V6 still not supported

Matthew Walster matthew at walster.org
Thu Mar 10 16:02:54 UTC 2022

On Thu, 10 Mar 2022 at 15:20, Tom Beecher <beecher at beecher.cc> wrote:

> You appear to run a residential ISP. There are essentially 3 things you
> would have to do to deploy IPv6.
> [...]
Putting aside the 'zero value' idea, if you were to decide to take steps
> today , what are your blockers?

I'm going to turn this on it's head. Why would someone deploy IPv6 today
when they have working IPv4, no CGNAT, and enough addressing to last them
for a while? There are 3 reasons I can see:

1. More IPv4 is expensive. Let's say the price is currently $50 per IPv4
address, but it's not an expendable resource... You could depreciate it
over 4 years and say it's $1/month, but realistically those addresses will
probably increase in value for at least the short-medium term, so it's
really just minor. Especially considering the cost of the CPE etc, which
are generally disposable after a few years.

2. CGNAT is expensive. Well, it can be, but that's mostly because it's
stateful. If MAP-T takes off as well as it seems to be doing, then you can
pretty much rely on stateless transformation, and that will be cheaper and
cheaper as time goes on.

3. Customer demand. The only customers who are demanding it tend to be the
whiny folk who also complain about Android not supporting DHCPv6, or that
they can't pay their bills with some kind of cryptocurrency. They will
always be complaining about something.

IPv6 is technologically superior to IPv4, there's no doubt about that. It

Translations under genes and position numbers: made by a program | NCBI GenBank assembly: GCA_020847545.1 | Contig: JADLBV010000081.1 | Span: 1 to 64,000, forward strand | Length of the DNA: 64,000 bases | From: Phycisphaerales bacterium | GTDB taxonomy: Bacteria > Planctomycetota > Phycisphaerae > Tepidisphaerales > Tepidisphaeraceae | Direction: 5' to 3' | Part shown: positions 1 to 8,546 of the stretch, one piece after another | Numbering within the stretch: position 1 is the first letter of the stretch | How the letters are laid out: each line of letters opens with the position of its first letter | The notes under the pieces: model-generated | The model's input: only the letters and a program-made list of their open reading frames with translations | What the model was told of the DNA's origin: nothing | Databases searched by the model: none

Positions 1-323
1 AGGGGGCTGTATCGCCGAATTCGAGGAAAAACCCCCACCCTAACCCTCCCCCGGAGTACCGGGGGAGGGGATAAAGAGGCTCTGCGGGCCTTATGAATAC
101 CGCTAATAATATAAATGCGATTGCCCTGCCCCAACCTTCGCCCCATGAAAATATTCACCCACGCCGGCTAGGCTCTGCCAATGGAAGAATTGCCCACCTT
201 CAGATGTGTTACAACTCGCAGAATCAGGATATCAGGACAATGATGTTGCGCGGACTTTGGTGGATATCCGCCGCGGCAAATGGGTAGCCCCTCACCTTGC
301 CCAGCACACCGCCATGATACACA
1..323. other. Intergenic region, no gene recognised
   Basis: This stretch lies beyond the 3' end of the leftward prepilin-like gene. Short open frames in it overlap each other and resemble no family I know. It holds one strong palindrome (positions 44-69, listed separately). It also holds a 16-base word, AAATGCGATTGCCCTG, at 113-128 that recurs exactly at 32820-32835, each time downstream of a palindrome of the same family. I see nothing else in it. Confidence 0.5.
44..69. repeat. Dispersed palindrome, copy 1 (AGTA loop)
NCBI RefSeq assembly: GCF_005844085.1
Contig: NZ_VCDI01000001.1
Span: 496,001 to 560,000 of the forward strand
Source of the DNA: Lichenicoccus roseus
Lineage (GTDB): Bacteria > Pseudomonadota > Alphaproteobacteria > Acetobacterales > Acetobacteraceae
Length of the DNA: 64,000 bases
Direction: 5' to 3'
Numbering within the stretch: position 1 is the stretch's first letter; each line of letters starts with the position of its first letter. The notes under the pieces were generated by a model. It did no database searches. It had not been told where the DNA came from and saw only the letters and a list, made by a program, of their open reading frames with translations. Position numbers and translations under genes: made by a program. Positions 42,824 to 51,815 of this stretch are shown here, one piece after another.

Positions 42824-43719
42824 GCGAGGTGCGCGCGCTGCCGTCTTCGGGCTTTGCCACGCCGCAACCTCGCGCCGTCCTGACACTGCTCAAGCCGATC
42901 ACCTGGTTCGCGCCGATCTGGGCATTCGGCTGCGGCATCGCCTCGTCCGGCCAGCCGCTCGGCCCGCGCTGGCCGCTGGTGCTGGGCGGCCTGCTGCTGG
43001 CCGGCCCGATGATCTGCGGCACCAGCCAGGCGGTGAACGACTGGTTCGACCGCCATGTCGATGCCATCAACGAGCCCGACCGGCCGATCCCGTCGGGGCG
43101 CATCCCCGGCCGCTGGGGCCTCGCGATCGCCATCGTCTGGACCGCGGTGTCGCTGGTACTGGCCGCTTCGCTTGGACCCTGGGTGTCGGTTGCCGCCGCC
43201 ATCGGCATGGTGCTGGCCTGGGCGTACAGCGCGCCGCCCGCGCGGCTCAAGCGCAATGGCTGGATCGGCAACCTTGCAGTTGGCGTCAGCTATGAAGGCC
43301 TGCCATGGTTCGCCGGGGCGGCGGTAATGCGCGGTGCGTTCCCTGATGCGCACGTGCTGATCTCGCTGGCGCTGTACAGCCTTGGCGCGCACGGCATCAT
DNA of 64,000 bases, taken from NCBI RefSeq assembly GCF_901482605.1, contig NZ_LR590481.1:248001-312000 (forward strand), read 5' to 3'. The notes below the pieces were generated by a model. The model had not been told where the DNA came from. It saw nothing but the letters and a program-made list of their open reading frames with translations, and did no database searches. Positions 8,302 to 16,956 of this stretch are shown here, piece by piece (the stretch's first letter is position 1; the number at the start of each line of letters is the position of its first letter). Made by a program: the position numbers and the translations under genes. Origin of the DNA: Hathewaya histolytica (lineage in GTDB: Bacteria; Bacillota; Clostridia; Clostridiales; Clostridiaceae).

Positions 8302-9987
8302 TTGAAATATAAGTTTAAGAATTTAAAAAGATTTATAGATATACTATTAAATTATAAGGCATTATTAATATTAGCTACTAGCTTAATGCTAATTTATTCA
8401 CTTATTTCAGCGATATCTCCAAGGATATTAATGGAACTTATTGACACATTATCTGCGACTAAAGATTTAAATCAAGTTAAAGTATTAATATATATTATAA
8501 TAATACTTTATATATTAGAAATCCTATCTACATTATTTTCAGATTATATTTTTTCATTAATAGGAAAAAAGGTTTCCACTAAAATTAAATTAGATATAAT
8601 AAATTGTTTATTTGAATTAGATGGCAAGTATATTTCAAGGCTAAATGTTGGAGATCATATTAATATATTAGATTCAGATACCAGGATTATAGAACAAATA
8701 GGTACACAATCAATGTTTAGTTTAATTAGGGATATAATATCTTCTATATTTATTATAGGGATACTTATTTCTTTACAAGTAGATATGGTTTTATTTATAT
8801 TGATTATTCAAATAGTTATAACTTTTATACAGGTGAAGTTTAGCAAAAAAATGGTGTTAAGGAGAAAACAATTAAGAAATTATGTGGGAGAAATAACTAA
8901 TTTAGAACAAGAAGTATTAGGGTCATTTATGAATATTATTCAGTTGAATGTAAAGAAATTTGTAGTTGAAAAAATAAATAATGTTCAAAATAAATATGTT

is vastly inferior when it comes to understanding what is going on by your
average sysadmin, network engineer, IT helpdesk person -- it is just far
too complicated. Even the wording is confusing, e.g. router/neighbor
"solicitation/advertisement" instead of "request/reply".

I am not just referencing the longer addresses, the "multiple addresses on
an interface" thing takes a long time to get used to, having ULAs for
internal addressing and then using GUAs (which may change with no notice)
for internet traffic, it just confuses people. Expecting those users who
run a server at home (a NAS or similar) to now rely on SLAAC rather than
static addressing that they might have done before, or even worse
configuring static addressing based on the prefix today and 6-12 months
down the line suddenly finding they can't access the NAS any longer in
their bookmarks, and no idea what to do to talk to it. They're not going to
understand why people use ULAs, or which prefix to use there.

Not to mention that it would be a technical support nightmare to only offer
IPv6-only services to customers, logging into their router or explaining
why their few pieces of software not working may be because of the lack of
IPv4 -- we're going to be stuck with IPv4 in the residential access and
enterprise space for a long time, so there's very little incentive to put
all the effort into IPv6 except for ideological reasons.

IPv6 is a case study in how all too often human factors are not considered
in the design of engineering projects. IPv4 works, and is relatively
inexpensive. Until it isn't, I absolutely understand why an ISP would not
consider IPv6 a priority at all. IPv6 cuts your IPv4 costs, but has costs
of its own.

... and I don't really know how to fix that.

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